Published in the Business Franchisor 2011
Anyone who watched John Cleese in Faulty Towers will remember his great lines about ‘Don’t bring up the war!’ The same can be said for territories, preferred marketing areas, exclusion zones, or whatever name you chose to give them. If you are a franchisor, may I suggest you think very carefully about what you agree to right from the start. As, like many things, promises once given are VERY hard to get back!
What's in a name?
The first point I suggest you think about is, “What am I giving a franchisee in terms of a spatial footprint and what should it be called?”
The four most common things that a franchisor gives to a franchisee are:
Each has its purpose and reason!
If you have a fixed location, such as a shop in a shopping centre, a strip or a free standing store, my preference is to give nothing away if you do not have to. I worked for Caltex for 20 years. Let me assure you the oil industry does not give away any territories. What they do give you is the right to sell the oil companies’ products from
a designated premise.
Some franchisors may give the rights to a certain shopping centre. However, others will simply give you the rights to market their products and brand in the shop’s footprint.
I believe, in a fixed abode, there is little reason to give a territory anyway - as you cannot tell a customer that comes into your shop to leave and go to another shop some kilometers away, because they live in another postcode (unless you are trying to go broke)!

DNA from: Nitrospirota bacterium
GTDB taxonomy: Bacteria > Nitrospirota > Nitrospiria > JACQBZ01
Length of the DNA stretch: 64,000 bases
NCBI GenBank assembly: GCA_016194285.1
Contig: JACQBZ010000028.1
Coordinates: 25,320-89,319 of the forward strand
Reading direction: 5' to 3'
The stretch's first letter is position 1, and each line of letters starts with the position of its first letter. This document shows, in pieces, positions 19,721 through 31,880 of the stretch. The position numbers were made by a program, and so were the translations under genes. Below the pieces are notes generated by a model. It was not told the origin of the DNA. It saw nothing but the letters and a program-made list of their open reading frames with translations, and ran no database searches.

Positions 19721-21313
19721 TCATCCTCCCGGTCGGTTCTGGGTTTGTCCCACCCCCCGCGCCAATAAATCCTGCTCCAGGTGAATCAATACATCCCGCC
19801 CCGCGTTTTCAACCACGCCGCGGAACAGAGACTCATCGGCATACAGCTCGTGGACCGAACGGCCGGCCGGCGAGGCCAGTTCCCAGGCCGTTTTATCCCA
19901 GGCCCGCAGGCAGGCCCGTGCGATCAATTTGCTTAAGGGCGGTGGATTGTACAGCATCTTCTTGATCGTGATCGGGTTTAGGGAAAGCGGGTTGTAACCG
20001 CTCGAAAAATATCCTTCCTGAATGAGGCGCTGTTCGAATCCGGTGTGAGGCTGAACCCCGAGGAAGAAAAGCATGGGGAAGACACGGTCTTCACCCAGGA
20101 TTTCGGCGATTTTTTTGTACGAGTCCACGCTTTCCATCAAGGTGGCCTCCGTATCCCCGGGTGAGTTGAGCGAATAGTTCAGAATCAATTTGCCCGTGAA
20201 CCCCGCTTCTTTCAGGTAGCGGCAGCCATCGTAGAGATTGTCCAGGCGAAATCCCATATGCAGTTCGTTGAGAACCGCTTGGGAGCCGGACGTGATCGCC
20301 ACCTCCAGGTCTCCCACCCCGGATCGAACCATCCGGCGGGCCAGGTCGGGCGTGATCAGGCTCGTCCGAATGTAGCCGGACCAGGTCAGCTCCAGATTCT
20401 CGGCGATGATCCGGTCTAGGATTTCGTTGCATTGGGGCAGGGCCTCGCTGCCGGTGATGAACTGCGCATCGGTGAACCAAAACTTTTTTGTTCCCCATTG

So when is a ‘territory’ applicable?
A territory, in my view, is the correct name for the spatial area you grant a franchisee when they are a true service business. True territories really come into being when you need to define who services a customer, especially if you take orders or assign jobs from a call centre. Naturally, it becomes extremely important that the right lead
is passed on to the correct franchisee, or you can expect major legal issues. Examples could be such businesses as courier services, mortgage broking, pool cleaning, lawn mowing, junk collection, oven cleaning and many, many more.
Service businesses rely on the franchisee purchasing an area and having the correct leads passed on to them, along with customers they generate themselves within that given area. To make this occur even more accurately, you can now have your territory maps electronically incorporated into Google Maps. This allows the call centre operator to identify the pick up or service location and instantly know which territory to assign the job to.
Active and passive marketing
I also like to think of Active and Passive marketing in a service business. My definition of this is:
If you have done a great job for someone, and they refer you to a friend/ colleague/relative, then you should be able to perform that referral in most systems. The main thing is that you are NOT allowed to actively promote yourself outside your area! Most franchisors believe it is better to do the job within the group than say no and see it be done by someone unknown. From a franchisor’s view, you would rather see it done ‘passively’ than lost, as the royalties should still be paid.
If you are setting up territories – do it properly. Do NOT end up with the ‘Beer and Pizza’ map with no logic created by some over bearing franchisees, beers, pizzas and a black texta.